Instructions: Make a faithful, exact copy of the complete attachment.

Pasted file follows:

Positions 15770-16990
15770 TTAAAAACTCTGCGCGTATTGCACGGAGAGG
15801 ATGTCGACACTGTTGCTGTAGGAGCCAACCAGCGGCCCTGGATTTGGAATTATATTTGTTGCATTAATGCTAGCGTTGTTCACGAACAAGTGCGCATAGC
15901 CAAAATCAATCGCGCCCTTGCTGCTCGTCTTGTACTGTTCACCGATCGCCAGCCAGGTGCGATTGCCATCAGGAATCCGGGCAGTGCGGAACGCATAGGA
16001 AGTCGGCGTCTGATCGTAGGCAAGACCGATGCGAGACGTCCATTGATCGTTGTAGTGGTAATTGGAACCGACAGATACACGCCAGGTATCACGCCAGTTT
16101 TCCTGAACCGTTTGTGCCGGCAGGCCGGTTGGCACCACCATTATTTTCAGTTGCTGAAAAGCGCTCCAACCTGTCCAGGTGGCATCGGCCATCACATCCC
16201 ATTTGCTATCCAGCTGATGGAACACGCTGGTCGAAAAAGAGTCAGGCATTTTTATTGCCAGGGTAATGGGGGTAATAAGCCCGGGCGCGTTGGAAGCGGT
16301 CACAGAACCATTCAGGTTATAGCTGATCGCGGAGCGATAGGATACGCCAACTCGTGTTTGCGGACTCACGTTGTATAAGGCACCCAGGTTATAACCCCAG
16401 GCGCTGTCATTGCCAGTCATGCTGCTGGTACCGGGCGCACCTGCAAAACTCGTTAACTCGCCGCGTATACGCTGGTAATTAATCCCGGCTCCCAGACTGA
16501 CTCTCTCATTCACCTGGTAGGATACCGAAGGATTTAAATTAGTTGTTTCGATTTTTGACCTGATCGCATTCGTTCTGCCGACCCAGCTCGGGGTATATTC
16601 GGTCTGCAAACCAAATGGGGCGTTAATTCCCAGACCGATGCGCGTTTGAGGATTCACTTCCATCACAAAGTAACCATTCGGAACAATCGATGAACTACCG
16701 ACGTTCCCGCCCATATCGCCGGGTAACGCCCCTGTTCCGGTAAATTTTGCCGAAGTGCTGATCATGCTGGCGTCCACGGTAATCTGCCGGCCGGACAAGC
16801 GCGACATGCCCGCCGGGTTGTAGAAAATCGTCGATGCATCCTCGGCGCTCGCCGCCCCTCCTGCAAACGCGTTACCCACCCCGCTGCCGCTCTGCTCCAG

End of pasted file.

Positions 15770-16990
15770 TTAAAAACTCTGCGCGTATTGCACGGAGAGG
15801 ATGTCGACACTGTTGCTGTAGGAGCCAACCAGCGGCCCTGGATTTGGAATTATATTTGTTGCATTAATGCTAGCGTTGTTCACGAACAAGTGCGCATAGC
15901 CAAAATCAATCGCGCCCTTGCTGCTCGTCTTGTACTGTTCACCGATCGCCAGCCAGGTGCGATTGCCATCAGGAATCCGGGCAGTGCGGAACGCATAGGA
16001 AGTCGGCGTCTGATCGTAGGCAAGACCGATGCGAGACGTCCATTGATCGTTGTAGTGGTAATTGGAACCGACAGATACACGCCAGGTATCACGCCAGTTT
16101 TCCTGAACCGTTTGTGCCGGCAGGCCGGTTGGCACCACCATTATTTTCAGTTGCTGAAAAGCGCTCCAACCTGTCCAGGTGGCATCGGCCATCACATCCC
16201 ATTTGCTATCCAGCTGATGGAACACGCTGGTCGAAAAAGAGTCAGGCATTTTTATTGCCAGGGTAATGGGGGTAATAAGCCCGGGCGCGTTGGAAGCGGT
16301 CACAGAACCATTCAGGTTATAGCTGATCGCGGAGCGATAGGATACGCCAACTCGTGTTTGCGGACTCACGTTGTATAAGGCACCCAGGTTATAACCCCAG
16401 GCGCTGTCATTGCCAGTCATGCTGCTGGTACCGGGCGCACCTGCAAAACTCGTTAACTCGCCGCGTATACGCTGGTAATTAATCCCGGCTCCCAGACTGA
16501 CTCTCTCATTCACCTGGTAGGATACCGAAGGATTTAAATTAGTTGTTTCGATTTTTGACCTGATCGCATTCGTTCTGCCGACCCAGCTCGGGGTATATTC
16601 GGTCTGCAAACCAAATGGGGCGTTAATTCCCAGACCGATGCGCGTTTGAGGATTCACTTCCATCACAAAGTAACCATTCGGAACAATCGATGAACTACCG
16701 ACGTTCCCGCCCATATCGCCGGGTAACGCCCCTGTTCCGGTAAATTTTGCCGAAGTGCTGATCATGCTGGCGTCCACGGTAATCTGCCGGCCGGACAAGC
16801 GCGACATGCCCGCCGGGTTGTAGAAAATCGTCGATGCATCCTCGGCGCTCGCCGCCCCTCCTGCAAACGCGTTACCCACCCCGCTGCCGCTCTGCTCCAG